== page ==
I was sitting next to my rear wheel and during a cursory glance my eye spotted a weird ‘wart’ on the side of the rear tire. A closer inspection revealed that a part of the tube was protruding through a hole in sidewall, only being kept somewhat in place by a small piece of rubber still spanning the hole in the sidewall - a #&^$%@!#^ disaster waiting to happen at any moment. The pot hole I had hit just before Thorne apparently had caused more damage than I first imagined, and I hadn’t spotted the sidewall damage because it was dark and only a small hole - but it would become a lot bigger very fast it the tube suddenly exploded. I did have a spare tire, but I decided that it would be easier to just put a boot in the hole and then keep going on the tire. I folded a 5 pound note up and let the air out of the tire, then put the boot in and the tube and tire back in place. Then I got the CO2 cartridge and the adapter out of the tool kit and while I screwed the CO2 cartrige on to the adapater I dropped it just at the moment the seal in the cartridge was broken by the adapter - resulting in all of the CO2 fizzling out before I had a chance to pick it up from the ground. Another round of #%$^#^ etc. followed, for I had now only 1 CO2 cartridge left for 1100 km. I did have a small pump, so I decided to use that and save the cartridge for a real emergency. As the pressure in the tire approached 110 PSI (after a couple of minutes of pumping), the valve in the tube came out (due to the motions of the pump) and so did 110PSI of air in a gigantic hiss and I was back to square one... I’ll leave it to the imagination of the reader to guess my choice of words. Now, off came the rear wheel, off came the tyre, out came the tube, in came a new one, the tire came back on and my last CO2 cartridge was used to get air in so that I could get out from the petrol station where I had now spent more than one hour. I was now down to one tube and no CO2 for the remaining 1080 km or so - and not in a particularly good mood. But at least I was now wide awake, and rode very dilligently around every single little stone and pebble I could see on the road.

35 km outside of Coxwold the cue sheet again left a little bit too much to the imagination, where a lane to Stockton-on-Forest ideally should be on the right side, but no such lane appeared. After riding back and forth for a bit, and debating with a Brit and another rider we decided that the road to the right was the right one. Luckily, after a mile a big sign said Stockton-on-Forest and it was now full steam ahead towards Coxwold which I reached around lunch time Monday, more or less 24 hours after departing Cheshunt.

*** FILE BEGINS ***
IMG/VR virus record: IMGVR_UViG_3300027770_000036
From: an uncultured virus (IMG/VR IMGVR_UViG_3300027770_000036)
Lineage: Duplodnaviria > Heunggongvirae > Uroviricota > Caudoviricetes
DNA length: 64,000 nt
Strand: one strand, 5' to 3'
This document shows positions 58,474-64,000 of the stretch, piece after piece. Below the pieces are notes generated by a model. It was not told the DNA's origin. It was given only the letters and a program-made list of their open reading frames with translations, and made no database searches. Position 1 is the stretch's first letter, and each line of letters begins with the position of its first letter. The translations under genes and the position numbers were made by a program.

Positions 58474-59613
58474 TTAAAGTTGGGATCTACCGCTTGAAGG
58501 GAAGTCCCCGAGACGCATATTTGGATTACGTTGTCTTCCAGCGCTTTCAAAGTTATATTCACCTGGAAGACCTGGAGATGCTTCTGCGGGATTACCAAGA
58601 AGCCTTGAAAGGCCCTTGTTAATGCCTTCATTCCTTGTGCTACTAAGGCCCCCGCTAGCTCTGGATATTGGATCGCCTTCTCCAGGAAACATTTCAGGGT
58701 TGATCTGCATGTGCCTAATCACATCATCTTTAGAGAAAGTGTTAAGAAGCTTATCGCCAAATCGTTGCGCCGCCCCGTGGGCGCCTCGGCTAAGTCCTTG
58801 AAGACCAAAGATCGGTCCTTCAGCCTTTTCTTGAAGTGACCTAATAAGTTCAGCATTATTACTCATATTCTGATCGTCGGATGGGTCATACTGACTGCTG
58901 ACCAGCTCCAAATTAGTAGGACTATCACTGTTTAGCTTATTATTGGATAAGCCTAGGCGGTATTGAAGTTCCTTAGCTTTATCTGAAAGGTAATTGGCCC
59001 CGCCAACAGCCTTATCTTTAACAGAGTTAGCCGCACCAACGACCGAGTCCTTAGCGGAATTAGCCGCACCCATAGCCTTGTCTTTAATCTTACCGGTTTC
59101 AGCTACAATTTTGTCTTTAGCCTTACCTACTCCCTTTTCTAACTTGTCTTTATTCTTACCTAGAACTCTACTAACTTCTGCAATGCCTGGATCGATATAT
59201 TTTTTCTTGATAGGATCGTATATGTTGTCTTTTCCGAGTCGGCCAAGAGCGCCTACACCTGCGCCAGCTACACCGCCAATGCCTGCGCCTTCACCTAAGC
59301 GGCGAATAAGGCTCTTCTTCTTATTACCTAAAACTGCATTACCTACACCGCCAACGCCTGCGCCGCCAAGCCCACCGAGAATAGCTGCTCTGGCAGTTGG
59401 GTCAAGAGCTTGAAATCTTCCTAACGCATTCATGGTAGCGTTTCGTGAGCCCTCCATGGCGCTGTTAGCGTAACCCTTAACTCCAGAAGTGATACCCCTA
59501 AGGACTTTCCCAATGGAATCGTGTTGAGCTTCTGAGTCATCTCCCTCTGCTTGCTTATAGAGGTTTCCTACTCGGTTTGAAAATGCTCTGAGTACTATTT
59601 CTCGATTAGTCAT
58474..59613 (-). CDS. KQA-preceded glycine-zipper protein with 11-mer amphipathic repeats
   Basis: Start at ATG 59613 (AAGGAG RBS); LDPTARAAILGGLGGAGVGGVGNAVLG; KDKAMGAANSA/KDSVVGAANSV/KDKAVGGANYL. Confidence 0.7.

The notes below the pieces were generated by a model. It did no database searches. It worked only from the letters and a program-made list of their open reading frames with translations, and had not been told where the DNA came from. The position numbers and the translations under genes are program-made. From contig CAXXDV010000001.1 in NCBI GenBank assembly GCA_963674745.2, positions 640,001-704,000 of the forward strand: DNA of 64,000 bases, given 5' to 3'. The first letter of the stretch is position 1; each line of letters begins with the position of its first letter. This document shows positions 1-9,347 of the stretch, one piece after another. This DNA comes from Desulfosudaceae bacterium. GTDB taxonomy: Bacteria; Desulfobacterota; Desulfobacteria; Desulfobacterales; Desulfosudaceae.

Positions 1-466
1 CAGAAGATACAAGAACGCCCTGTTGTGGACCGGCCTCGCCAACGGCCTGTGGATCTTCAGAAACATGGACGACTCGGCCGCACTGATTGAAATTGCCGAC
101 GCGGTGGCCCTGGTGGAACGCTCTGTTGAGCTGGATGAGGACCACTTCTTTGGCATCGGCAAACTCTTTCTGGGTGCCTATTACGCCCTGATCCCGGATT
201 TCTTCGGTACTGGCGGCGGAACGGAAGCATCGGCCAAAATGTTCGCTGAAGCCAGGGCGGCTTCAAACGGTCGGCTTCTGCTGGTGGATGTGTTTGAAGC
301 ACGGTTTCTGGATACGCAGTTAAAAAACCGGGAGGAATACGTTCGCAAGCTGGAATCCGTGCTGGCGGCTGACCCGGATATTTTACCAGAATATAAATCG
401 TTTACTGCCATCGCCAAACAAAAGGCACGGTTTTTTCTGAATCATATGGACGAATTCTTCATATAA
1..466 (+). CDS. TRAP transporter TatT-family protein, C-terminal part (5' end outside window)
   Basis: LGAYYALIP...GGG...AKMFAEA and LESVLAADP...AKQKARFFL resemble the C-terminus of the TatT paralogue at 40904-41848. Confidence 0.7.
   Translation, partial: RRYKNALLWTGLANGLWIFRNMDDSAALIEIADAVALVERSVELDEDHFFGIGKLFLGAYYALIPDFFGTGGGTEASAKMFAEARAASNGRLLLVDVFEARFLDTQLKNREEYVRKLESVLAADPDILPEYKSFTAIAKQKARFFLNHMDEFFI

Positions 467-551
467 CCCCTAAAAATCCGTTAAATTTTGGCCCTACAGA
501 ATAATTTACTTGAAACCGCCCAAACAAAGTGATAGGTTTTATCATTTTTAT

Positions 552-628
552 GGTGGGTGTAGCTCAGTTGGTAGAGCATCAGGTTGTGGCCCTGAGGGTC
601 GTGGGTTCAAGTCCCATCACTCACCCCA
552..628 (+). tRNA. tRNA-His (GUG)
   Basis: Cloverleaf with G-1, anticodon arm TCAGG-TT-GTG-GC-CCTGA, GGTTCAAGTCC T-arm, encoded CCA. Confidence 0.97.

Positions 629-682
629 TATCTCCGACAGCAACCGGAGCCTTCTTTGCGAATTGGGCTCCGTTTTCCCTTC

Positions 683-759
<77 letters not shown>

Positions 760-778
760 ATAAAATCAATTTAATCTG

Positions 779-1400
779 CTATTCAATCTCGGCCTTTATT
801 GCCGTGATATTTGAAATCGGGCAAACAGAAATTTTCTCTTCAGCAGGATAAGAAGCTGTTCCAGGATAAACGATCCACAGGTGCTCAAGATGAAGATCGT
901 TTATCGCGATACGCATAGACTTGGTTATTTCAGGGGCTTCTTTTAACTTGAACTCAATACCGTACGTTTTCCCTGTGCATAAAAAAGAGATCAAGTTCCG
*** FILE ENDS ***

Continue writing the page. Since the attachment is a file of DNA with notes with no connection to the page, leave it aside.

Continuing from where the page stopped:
Coxwold control
Coxwold Control

After getting my stamp I headed directly for my drop bag where I had dry socks (fabulous to feel the dry fabric against my soaking wet skin) and a dry wool jersey - the famous blue SIR issue! I then managed to buy a spare tube from the control, so now at least I had 2 tubes to get me to Edinburgh and back. Then it was time for some personal hygiene and after applying a deliciously large ‘helping’ of vaseline in strategic locations I sat down for lunch. At Coxwold they had rhubarb crumble with custard... Another memory, from my time as a scientist on board various research vessels in the Irish Sea or the North Sea, appeared - yum! They also had delicious sandwiches, but it was the crumble that I was looking forward to - it was A-mazing and I felt quite invigorated and ready to tackle the next stage towards Middleton Tyas at 463 km, only another 52 km up the road.

While I had been eating Michelle had arrived, so I went over and said hi to her. She vaguely remembered me, which is not so strange given that the Cascade 1200 in 2008 was ridden in 40-45C heat which boiled the brains of most of us. We left the control together, except that we were held up by the mayor who wanted a picture of Michelle and him before she left the control. I managed to sneak in the background and immortalize the SIR jersey in the image...